On Mon, Dec 7, 2015 at 4:02 PM, Gregory Maxwell wrote:
> The Scaling Bitcoin Workshop in HK is just wrapping up. Many fascinating
> proposals were presented. I think this would be a good time to share my
> view of the near term arc for capacity increases in the Bitcoin system. I
> believe we’re in a fantastic place right now and that the community
> is ready to deliver on a clear forward path with a shared vision that
> addresses the needs of the system while upholding its values.


One of the interesting take-aways from the workshops for me has been
that there is a large discrepancy between what developers are doing
and what's more widely known. When I was doing initial research and
work for my keynote at the Montreal conference (
http://diyhpl.us/~bryan/irc/bitcoin/scalingbitcoin-review.pdf -- an
attempt at being exhaustive, prior to seeing the workshop proposals ),
what I was most surprised by was the discrepancy between what we think
is being talked about versus what has been emphasized or socially
processed (lots of proposals appear in text, but review efforts are
sometimes "hidden" in corners of github pull request comments, for
example). As another example, the libsecp256k1 testing work reached a
level unseen except perhaps in the aerospace industry, but these sorts
of details are not apparent if you are reading bitcoin-dev archives.
It is very hard to listen to all ideas and find great ideas.
Sometimes, our time can be almost completely exhausted by evaluating
inefficient proposals, so it's not surprising that rough consensus
building could take time. I suspect we will see consensus moving in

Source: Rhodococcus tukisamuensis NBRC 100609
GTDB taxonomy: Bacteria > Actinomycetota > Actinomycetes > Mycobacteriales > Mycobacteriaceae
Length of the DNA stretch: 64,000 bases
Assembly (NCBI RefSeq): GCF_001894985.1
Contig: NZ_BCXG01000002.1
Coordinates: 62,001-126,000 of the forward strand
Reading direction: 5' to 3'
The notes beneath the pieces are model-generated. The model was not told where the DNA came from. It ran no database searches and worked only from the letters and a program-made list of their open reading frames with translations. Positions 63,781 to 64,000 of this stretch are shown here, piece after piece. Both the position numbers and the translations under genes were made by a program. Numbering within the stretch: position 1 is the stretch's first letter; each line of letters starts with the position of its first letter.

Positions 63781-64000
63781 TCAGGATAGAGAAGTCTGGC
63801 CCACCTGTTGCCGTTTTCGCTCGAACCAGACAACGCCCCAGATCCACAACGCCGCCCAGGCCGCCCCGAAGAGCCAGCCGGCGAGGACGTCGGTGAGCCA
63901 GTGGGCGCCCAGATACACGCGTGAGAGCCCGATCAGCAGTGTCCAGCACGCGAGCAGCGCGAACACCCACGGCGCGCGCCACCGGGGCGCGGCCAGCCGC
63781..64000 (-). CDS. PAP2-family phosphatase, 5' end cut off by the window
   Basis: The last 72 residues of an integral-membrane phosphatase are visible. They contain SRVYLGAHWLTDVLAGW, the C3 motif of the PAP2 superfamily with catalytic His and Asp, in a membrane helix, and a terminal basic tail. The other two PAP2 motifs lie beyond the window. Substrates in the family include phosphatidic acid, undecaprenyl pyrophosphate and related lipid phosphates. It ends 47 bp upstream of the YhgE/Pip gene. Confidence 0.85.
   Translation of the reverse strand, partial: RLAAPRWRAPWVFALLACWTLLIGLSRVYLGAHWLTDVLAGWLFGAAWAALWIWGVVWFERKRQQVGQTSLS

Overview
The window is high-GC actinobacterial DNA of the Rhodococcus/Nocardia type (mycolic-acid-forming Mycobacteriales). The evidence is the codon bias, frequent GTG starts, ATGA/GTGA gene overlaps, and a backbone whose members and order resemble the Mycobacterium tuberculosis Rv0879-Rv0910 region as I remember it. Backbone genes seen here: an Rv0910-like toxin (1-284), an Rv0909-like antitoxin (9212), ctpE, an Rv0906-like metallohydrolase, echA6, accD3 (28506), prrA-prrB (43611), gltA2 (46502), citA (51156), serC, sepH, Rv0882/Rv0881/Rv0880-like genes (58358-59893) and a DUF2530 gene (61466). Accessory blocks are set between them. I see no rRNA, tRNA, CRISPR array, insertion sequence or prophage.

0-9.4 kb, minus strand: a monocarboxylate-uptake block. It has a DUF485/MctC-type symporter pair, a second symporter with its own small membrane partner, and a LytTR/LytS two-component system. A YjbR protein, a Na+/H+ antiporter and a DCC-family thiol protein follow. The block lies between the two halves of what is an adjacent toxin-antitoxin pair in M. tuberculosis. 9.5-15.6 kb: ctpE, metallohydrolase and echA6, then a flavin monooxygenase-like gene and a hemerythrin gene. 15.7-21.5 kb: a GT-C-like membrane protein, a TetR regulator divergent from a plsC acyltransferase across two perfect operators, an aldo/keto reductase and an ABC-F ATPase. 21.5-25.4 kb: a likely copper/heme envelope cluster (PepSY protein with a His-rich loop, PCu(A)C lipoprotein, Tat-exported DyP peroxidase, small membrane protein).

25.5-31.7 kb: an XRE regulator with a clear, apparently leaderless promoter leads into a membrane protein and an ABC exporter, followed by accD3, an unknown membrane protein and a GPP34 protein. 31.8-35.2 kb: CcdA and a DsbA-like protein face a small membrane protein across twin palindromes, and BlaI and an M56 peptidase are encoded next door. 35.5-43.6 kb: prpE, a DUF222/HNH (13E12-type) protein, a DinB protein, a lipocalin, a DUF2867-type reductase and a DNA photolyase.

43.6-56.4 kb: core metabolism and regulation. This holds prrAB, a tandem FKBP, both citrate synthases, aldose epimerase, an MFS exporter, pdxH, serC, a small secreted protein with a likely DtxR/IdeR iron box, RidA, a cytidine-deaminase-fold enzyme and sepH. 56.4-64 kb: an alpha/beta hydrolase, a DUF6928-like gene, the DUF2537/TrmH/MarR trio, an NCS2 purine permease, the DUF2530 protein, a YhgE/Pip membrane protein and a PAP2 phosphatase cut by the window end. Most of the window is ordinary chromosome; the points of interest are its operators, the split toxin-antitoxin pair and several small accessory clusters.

positive directions around the proposals you have highlighted.

When Satoshi originally released the Bitcoin whitepaper, practically
everyone-- somehow with the exception of Hal Finney-- didn't look,
because the costs of evaluating cryptographic system proposals is so
high and everyone was jaded and burned out for the past umpteen
decades. (I have IRC logs from January 10th 2009 where I immediately
dismissed Bitcoin after I had seen its announcement on the
p2pfoundation mailing list, perhaps in retrospect I should not let
family tragedy so greatly impact my evaluation of proposals...). It's
hard to evaluate these proposals. Sometimes it may feel like random
proposals are review-resistant, or designed to burn our time up. But I
think this is more reflective of the simple fact that consensus takes
effort, and it's hard work, and this is to be expected in this sort of
system design.

Your email contains a good summary of recent scaling progress and of
efforts presented at the Hong Kong workshop. I like summaries. I have
previously recommended making more summaries and posting them to the
mailing list. In general, it would be good if developers were to write
summaries of recent work and efforts and post them to the bitcoin-dev
mailing list. BIP drafts are excellent. Long-term proposals are
excellent. Short-term coordination happens over IRC, and that makes
sense to me. But I would point out that many of the developments even
from, say, the Montreal workshop were notably absent from the mailing
list. Unless someone was paying close attention, they wouldn't have
noticed some of those efforts which, in some cases, haven't been
mentioned since. I suspect most of this is a matter of attention,
review and keeping track of loose ends, which can be admittedly

Short (or even long) summaries in emails are helpful because they
increase the ability of the community to coordinate and figure out
what's going on. Often I will write an email that summarizes some
content simply because I estimate that I am going to forget the
details in the near future, and if I am going to forget them then it
seems likely that others might.... This creates a broad base of
proposals and content to build from when we're doing development work
in the future, making for a much richer community as a consequence.
The contributions from the scalingbitcoin.org workshops are a welcome
addition, and the proposal outlined in the above email contains a good
summary of recent progress. We need more of this sort of synthesis,
we're richer for it. I am excitedly looking forward to the impending
onslaught of Bitcoin progress.

- Bryan
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